"I used to live in a room full of mirrors
All I could see was me
Then I take my spirit and I smash my mirrors
And now the whole world is here for me to see" -Jimi Hendrix.
Mr. Hendrix would have loved the Idea Festival which went down this last weekend in Louisville, KY and not because he used to live above a tobacco shop. Festival Organizers would have plugged his guitar into a laser-powered kaleidoscope and had him converse on the relationship between blues chord progressions and the movement of constellations with Stephen Hawking. Then both would have split a Kentucky Hot Brown with the folks in the audience. Down here in the home of the Louisville Slugger, D.W. Griffith and Muhammad Ali, they ain't big on pretense. Just ideas. And ideas that can make us see ourselves and the world differently as though open windows instead of mirrors, is what brought here this cold fall weekend.
The Idea Festival began about 80 miles to the east in Lexington in 2000 and moved here this year. It doesn't like to call itself a "conference," I'm guessing because of all the negative that implies: An inherently self-serving motivation for attendance, a gold rush for the presenting sponsors and an iron gate between the important people on the podium and the rubes in the audience. Instead the Idea Festival, wants to be a celebration of the human mind and its capacity inspire, frustrate and to envision the world as if hanging from our ankles. While wearing a VR helmet. And talking to our (also hanging) neighbor about the spiritual ramifications of human cloning.
I've been here in the Louisville the last four days and I have to say they've succeeded admirably. No I haven't hung by my ankles but I've learned from world-renowned primate biologist Robert Sapolsky that chimpanzees commit genocide on rival troupes and that chess masters can burn 6000 calories a day from mental taxation during tournaments. I've heard Steve Curwood, host of NPR's "Living on Earth" propose a government-sponsored corporation ala Fannie Mae to guarantee loans for the building of home solar and wind systems. I've heard inventor Ray Kurzweil inform us that we are only a decade and a half away from computers having the processing power of the human brain, witnessed DJ Spooky remixing "Birth of a Nation" live and science writer K.C. Cole explain quantum mechanics in 10 minutes better than my college professors did in 4 months. Along the way, I also missed a presentation on Zora Neal Hurston, another on the mind of Leonardo Da Vinci, and a third on the special effects wizardry of The Matrix. I'm disappointed on the one hand: When will be able to hit on those three topics in a single afternoon again? On the other I'm relieved, because the psychic contradiction they raise may have made my head explode: At the Idea Festival, you feel smart and stupid at the exact same time.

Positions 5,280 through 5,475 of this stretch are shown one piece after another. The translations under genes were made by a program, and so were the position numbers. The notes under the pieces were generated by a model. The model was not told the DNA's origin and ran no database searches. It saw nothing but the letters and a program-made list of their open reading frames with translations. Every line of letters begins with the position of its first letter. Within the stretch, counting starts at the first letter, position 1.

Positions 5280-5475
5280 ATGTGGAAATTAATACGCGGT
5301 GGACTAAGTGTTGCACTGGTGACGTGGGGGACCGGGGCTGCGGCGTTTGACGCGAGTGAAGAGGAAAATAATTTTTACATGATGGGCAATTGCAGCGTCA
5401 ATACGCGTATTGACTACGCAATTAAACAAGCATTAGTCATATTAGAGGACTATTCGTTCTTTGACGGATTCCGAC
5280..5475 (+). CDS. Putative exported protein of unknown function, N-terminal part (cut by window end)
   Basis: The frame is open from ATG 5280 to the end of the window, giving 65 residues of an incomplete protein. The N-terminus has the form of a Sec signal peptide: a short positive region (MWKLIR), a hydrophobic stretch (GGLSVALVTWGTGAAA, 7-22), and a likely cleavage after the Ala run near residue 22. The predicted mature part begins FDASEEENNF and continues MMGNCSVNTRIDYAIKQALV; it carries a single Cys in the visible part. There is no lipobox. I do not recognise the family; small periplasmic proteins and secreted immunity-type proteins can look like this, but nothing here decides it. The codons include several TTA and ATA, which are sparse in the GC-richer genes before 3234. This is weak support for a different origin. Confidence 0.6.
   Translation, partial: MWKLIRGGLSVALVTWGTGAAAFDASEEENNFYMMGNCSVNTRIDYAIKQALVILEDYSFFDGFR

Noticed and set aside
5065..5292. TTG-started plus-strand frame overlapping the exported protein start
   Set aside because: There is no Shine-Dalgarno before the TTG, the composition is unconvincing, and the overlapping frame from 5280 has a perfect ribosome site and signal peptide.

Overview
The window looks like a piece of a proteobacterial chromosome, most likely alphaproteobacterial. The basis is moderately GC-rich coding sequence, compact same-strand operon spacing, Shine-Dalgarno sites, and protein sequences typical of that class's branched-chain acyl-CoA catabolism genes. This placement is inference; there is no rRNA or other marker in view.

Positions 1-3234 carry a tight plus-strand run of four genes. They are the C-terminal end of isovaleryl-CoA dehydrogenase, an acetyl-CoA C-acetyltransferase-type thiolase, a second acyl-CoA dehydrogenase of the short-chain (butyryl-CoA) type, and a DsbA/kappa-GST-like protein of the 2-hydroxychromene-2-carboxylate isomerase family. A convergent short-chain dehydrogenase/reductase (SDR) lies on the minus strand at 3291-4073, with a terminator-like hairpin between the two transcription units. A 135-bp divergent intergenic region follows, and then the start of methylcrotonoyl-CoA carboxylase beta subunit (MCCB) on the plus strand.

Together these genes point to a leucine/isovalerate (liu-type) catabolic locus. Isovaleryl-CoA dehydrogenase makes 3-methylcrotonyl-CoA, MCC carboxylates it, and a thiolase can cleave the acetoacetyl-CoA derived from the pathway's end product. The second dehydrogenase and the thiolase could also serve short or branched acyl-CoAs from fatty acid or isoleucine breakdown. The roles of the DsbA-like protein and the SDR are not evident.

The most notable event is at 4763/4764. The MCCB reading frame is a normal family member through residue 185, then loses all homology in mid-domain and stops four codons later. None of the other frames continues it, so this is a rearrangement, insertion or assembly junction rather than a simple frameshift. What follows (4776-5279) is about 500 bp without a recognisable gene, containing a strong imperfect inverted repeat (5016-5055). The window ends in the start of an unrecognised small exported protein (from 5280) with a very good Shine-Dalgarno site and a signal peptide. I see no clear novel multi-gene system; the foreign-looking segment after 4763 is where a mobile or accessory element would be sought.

What makes it work is a blend of two conference ideologies, one classic, one new agey. In structure, the Idea Festival resembles gatherings of long ago where rich men summoned the finest minds of their generation to a single site to see what the aggregate brainpower produced. In spirit, it borrows lightly from Open Space Technology, a meeting methodology based on the notions that the audience is half of a dialogue instead passive observers, that the best conversations often happen outside of sessions and that ideas are always holier than the reputation of the person voicing them.
This second part may help explain why, despite drawing A-List talent since its inception (Sir George Martin came last year, Twyla Tharp and Oliver Sacks at Festivals prior), the folks here in Louisville remain committed to keeping the front door open wide. Tickets cost a few twenties rather than a few hundreds and attendance from students and civic boosters is high. Events are at venues throughout downtown instead of walled inside a convention center. Featured presenters walk among us instead of dolled out on schedule like gruel to the bowls of orphans. Over the past 48 hours, I've taken a stroll with Robert Sapolsky, nearly collided with DJ Spooky in the hallway and shared an elevator with Ray Kurtzweil, none of which required a $5000 VIP pass or a flirtation with a hotel chambermaid. Ideas are among the only currencies we have that are unbound by race, gender and social capital. Festival organizers seem committed to both showcasing and living in that spirit.
The Idea Festival is young still and a lot of funny things can happen on the way to maturity. Veteran attendees of Sundance, South by Southwest or E3 can tell how far away a festival's core values seem when the big money and news crews start pulling into town. Let's hope that the Idea Festival can hang on to the same fearless spirit that got it here even as it grows, the inherent value of creative thinking, the democracy of knowledge and belief, like a smashed mirror, that the world is infinitely more fascinating than we normally see it.
Me, I'm just looking to get invited back because that Hendrix-Hawking idea sounds just crazy enough to try. The folks at the Idea Festival will make room. I'm sure of it.
"I used to live in a room full of mirrors